CLEVELAND -- The question in John Danks' mind following Cleveland's 12-5 victory over the White Sox at Progressive Field didn't really center on what he was struggling with Friday night.
"[Heck], I don't know what I did good," said Danks, after watching his team lose for a seventh straight time in Cleveland.
Yes, it was a long night for Danks (2-2), although he only lasted five innings. Danks allowed eight runs on 10 hits, including home runs to Carlos Santana and Michael Brantley, while striking out three and walking three. He was up in the zone with most of his pitches and struggled with command for a second straight start.
"I feel like I made some decent pitches that they were able to either fight off or place them," said Danks, who threw 100 pitches in just five innings. "There wasn't a whole lot to take from tonight.
"As the game went on, I was able to throw a back-door cutter effectively. But too little, too late, I guess."
In reality, there's not much need to look deeper than Friday's first inning to understand the story of this game and the White Sox third straight setback. The White Sox (14-16) opened this contest on an encouraging note with an Adam Eaton nine-pitch walk and Gordon Beckham's single to right, putting runners on first and third with nobody out against the supremely talented -- but often erratic -- Cleveland starter Danny Salazar (1-3).
Jose Abreu, who stands a solid chance to be named both American League Rookie of the Month and Player of the Month for April, struck out, and Adam Dunn grounded into an inning-ending double play. The threat was over, and the White Sox remained scoreless.
Danks could not return the favor against the Indians' offense in the bottom of the first. During a 42-pitch inning, Cleveland scored five times on five hits and two walks.
Santana doubled home a run and Ryan Raburn singled home two. Raburn was 0-for-22 before picking up his fifth and sixth RBIs of the season. All six have come against the White Sox, with 74 of his career 277 RBIs also coming against the South Siders.
Yan Gomes' two-run double, a slice shot just inside the right-field line, completed the first-inning outburst.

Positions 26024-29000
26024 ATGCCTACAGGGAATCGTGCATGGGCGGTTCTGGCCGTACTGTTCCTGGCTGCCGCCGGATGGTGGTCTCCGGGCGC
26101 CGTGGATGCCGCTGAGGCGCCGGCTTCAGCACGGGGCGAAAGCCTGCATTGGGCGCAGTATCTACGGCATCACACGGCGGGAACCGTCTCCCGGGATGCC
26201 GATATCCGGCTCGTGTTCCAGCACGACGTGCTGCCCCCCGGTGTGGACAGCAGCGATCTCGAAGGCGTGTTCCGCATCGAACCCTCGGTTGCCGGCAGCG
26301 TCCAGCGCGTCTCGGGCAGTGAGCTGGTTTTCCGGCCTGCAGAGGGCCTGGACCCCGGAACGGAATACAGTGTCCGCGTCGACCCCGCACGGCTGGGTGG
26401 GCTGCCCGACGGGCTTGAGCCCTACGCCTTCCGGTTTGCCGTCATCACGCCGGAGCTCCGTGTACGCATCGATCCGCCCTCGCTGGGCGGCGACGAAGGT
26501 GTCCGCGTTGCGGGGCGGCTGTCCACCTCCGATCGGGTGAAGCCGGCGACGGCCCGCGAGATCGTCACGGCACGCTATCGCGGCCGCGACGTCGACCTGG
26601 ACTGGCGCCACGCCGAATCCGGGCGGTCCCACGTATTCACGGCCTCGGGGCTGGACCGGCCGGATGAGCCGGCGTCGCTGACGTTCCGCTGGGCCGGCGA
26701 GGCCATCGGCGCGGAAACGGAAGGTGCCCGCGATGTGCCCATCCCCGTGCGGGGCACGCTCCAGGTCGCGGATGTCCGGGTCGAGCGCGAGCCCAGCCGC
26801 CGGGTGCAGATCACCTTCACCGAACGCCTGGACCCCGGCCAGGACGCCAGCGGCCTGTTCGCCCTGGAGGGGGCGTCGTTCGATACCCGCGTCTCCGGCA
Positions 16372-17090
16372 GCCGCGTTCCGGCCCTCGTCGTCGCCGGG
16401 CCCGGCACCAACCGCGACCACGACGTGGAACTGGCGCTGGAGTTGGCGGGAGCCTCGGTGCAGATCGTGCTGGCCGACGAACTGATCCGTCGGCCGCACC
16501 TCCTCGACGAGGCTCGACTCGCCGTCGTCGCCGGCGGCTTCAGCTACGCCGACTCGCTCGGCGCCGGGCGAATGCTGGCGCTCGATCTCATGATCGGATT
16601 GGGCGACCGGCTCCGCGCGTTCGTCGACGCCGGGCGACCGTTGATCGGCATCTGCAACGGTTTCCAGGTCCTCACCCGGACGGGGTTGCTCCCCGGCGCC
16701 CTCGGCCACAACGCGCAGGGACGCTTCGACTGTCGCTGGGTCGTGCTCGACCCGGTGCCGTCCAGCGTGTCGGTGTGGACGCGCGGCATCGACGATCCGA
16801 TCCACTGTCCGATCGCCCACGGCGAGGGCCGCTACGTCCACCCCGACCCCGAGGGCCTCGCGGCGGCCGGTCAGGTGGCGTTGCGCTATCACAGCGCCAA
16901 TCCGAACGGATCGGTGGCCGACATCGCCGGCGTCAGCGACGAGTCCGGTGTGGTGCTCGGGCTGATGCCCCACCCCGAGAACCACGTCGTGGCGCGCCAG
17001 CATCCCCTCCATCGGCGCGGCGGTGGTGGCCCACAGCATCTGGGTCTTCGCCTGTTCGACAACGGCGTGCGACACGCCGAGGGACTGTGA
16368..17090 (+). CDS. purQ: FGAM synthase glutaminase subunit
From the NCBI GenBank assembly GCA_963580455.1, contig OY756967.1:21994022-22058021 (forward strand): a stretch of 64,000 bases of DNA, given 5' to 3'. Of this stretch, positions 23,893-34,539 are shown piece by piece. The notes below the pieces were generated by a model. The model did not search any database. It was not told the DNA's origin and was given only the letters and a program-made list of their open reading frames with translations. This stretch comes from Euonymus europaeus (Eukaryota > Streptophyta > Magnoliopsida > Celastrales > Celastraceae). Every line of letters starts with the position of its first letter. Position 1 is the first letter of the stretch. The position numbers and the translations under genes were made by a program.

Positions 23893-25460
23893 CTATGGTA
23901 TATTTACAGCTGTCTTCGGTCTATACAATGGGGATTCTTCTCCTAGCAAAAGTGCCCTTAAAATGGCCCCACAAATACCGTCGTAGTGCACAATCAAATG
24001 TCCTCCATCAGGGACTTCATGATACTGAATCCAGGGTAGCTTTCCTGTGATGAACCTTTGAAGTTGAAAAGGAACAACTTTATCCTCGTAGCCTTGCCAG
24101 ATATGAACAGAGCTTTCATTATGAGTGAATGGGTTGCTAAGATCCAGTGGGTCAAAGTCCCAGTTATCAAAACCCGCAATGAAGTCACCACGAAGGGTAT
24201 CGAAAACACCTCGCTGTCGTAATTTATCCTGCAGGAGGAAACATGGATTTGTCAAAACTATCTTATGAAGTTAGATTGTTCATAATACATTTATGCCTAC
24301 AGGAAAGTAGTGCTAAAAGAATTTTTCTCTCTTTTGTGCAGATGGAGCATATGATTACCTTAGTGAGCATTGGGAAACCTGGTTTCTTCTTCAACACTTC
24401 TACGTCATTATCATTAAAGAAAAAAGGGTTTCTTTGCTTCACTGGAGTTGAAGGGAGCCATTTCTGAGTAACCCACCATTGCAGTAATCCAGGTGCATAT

"They hit the ball. They were painting the lines. It seemed like everything they hit was falling in," said White Sox manager Robin Ventura of the Indians against Danks. "He was up in the zone, but even when he made a pitch, they put it in play. They were hitting with guys on base. It was their night.
"You tip your hat to these guys. They hit the ball and put it where nobody was, and that's part of it."
Three runs in the second brought the White Sox back quickly, with Adrian Nieto picking up his first career RBI. But whenever the White Sox scored, the Indians (12-17) answered immediately.
After striking out in his first two at-bats of May, Abreu picked up where he left off with his 11th homer of the season coming in the fifth against Salazar. Abreu has the most homers in team history through a player's first 30 career games.
Cleveland's lead actually was sliced to 8-5 when a wild pitch scored Alejandro De Aza in the sixth, before the Indians scored four in the bottom of the inning off of Scott Downs and Maikel Cleto. To add injury to insult, Eaton left in the bottom of the fourth with a strained right hamstring, trying to beat out a double-play ball at first.
Eaton speculated after the contest that this latest leg injury could land him on the disabled list to give him time to get totally healthy. At the very least, Eaton won't be playing Saturday, per Ventura.
"I'm not doing any good when I'm [playing] at 80 percent," Eaton said.
"He just didn't look right running down the line," Ventura said. "We'll assess him tonight."
That Eaton grounder came with the bases loaded and one out, after Salazar struck out Nieto with the bases loaded, nobody out and a 3-0 count to start the Nieto at-bat. It was one of those nights when the White Sox were closer than the final score might indicate, but missed out on those one or two big hits.
"I thought he did an outstanding job of damage control," said Cleveland manager Terry Francona of Salazar, who allowed three earned runs in five-plus innings. "A couple leadoff walks, a couple balls we didn't turn to second. Once he had his hands full, I thought he really threw the ball well."
"We had chances. We had guys on base. [Salazar] pitched out of it," Ventura said. "Even though he didn't go very long, he pitched out of some tough jams. First inning, we had something going. Bases loaded, he really bucked up right there and got out of that one. We had chances."
A next starting chance for Danks comes against the Cubs at U.S. Cellular Field, where he hopes to have better command and better results.
"It's not rocket science. I just have to throw more strikes," Danks said. "You've got to get into pitchers' counts. I'm playing in hitters' counts way too much and getting burned for it."